At first, he just seems like the former. He has taken his mother’s car without her permission, and shows no remorse as he drops the keys onto the counter, and sinks into the sofa.

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Immigrant Tale Turns Timely

by Donald Brown | Mar 1, 2017 1:05 pm

T. Charles Erickson Photo With immigration a hot political issue, stories about the ways of life of immigrants become more than sentimental evocations of how newly arrived people managed here in the past. Such family histories, as featured in Meghan Kennedy’s new play Napoli, Brooklyn, at the Long Wharf Theatre through March 12, should make us aware of how diverse are the cultural backgrounds covered by the term “American.” That diversity undermines any right of one ethnicity to lay claim to that term more than another. Almost everyone has ancestors who suffered to get here and to stay here, and the American Dream has seemed to promise that this country would find room for all.

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“A New America” Speaks

by Adam Matlock | Feb 17, 2017 9:14 am

In one of several extraordinary moments in Thursday’s performance of Collective Consciousness Theatre’s Stories of a New America — a play being performed this weekend at Fair Haven’s Collective Consciousness Theater — all the members of the cast addressed the audience, talking about the moment of realization about being in a new place — because they “could hear the quiet — no bombs, no bullets, no shelling, no militia.”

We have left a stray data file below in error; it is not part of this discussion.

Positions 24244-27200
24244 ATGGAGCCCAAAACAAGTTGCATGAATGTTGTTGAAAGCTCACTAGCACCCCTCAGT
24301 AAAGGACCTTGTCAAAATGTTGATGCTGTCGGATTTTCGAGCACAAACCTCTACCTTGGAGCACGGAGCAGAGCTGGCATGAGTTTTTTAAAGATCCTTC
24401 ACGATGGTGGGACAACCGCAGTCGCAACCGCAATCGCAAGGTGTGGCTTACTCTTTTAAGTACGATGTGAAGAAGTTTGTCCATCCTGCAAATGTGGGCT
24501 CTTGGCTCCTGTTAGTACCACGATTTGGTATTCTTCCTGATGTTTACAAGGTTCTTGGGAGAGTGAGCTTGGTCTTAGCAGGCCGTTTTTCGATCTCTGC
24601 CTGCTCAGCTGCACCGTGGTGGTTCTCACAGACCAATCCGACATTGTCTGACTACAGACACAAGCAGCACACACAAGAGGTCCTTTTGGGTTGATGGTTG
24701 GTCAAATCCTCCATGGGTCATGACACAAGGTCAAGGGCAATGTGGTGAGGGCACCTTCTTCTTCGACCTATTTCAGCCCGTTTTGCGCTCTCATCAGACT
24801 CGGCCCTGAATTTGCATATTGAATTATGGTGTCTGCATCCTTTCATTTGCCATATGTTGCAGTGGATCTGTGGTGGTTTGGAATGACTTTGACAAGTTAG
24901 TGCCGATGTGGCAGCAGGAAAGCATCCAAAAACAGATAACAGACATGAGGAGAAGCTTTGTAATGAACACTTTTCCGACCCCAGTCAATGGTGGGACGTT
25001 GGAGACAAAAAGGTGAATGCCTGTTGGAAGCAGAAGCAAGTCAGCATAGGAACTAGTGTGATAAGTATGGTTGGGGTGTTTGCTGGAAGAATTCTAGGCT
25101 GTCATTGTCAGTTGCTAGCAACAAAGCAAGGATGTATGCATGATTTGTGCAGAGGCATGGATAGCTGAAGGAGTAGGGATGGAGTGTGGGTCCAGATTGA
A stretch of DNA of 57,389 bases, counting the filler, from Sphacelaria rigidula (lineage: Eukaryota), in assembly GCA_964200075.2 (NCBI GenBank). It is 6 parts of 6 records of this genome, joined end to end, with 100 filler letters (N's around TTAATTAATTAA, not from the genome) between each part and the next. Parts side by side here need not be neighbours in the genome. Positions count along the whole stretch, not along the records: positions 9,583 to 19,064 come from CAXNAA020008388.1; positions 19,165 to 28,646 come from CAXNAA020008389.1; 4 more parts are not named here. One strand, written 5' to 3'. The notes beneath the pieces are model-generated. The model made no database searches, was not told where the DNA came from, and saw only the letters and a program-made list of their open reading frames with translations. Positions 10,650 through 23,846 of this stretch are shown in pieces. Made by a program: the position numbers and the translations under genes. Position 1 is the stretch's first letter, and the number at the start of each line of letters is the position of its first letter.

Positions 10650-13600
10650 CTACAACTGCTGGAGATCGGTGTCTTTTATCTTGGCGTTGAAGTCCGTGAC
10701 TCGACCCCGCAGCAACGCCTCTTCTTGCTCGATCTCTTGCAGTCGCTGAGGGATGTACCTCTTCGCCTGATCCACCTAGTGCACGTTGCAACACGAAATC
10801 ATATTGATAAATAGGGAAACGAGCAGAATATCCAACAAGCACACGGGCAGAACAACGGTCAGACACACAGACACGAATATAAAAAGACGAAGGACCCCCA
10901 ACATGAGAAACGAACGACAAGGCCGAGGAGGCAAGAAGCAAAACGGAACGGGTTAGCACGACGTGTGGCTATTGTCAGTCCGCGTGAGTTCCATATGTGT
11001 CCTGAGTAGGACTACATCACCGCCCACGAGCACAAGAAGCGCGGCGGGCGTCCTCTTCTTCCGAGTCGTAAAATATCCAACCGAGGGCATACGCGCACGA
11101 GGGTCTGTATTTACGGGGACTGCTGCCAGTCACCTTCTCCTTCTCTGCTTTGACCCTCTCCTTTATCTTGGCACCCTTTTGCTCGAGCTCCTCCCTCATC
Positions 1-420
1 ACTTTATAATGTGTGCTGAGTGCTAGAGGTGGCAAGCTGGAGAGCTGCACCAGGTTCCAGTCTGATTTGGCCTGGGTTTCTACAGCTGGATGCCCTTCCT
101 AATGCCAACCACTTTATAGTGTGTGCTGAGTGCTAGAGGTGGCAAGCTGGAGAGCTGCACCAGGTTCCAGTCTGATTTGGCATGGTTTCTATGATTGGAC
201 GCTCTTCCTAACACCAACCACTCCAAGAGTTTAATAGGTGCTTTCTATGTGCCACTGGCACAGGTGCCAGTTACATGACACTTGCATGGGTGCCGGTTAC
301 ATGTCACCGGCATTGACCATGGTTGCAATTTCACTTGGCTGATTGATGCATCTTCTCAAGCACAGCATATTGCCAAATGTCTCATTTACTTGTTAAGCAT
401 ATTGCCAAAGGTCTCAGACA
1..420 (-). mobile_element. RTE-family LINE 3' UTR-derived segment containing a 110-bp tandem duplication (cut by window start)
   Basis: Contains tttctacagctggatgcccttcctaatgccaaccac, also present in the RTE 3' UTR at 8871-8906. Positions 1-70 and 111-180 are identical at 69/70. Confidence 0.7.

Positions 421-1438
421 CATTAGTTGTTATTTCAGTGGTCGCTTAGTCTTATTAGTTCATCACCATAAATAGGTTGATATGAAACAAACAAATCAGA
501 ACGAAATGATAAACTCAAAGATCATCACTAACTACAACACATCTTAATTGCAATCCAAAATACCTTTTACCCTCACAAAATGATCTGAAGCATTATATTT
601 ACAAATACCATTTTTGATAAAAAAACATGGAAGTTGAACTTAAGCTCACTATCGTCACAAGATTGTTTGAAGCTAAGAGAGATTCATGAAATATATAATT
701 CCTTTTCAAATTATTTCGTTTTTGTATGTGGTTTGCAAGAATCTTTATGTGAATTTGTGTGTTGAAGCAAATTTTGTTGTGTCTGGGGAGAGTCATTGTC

It illustrated one extreme of the refugee experience, the type often overlooked in the vigorous debate surrounding current events. By choosing to focus the script on anecdotes and observations like this, the cast and company gave the full house a number of quiet moments, where rigorous political jargon could be forgotten for a moment to make space for empathy.

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SNL Designer Keeps Long Wharf Set Simple

by Brian Slattery | Feb 16, 2017 4:13 pm

Brian Slattery Photo On Wednesday — the day before Long Wharf Theatre’s Feb. 16 opening of Napoli, Brooklyn — the year 1960 invaded the theater’s lobby. There was a rack of clothes straight from the era, a textile time warp amid the lobby’s sleek architecture. Two lamps. A chair. Against the far wall was a cart that had three phones in different colors, all with rotary dials and receivers with cords. Potted plants. A statue of the Virgin Mary.

Inside the theater, a dozen crew members in hard hats were putting the final touches on the set. A backdrop showed a row of brownstones. A huge sign hung from the ceiling that read “Duffy Meats.” Also suspended from the ceiling was a large circular stained-glass window, now off to stage right, but looking like it could be moved to the center any time. An old streetlamp hung over the stage like a sentinel. But for a play that switches scenes often, from an apartment to a butcher shop to a factory to a church, the stage itself was remarkably bare. There was a vintage stove and countertop. A bed with a nightstand. A table and chairs. A wooden door in its frame, on wheels, with no wall around it. It could all be moved, all be repurposed, and it was the culmination of months of planning, conversation, design, and construction.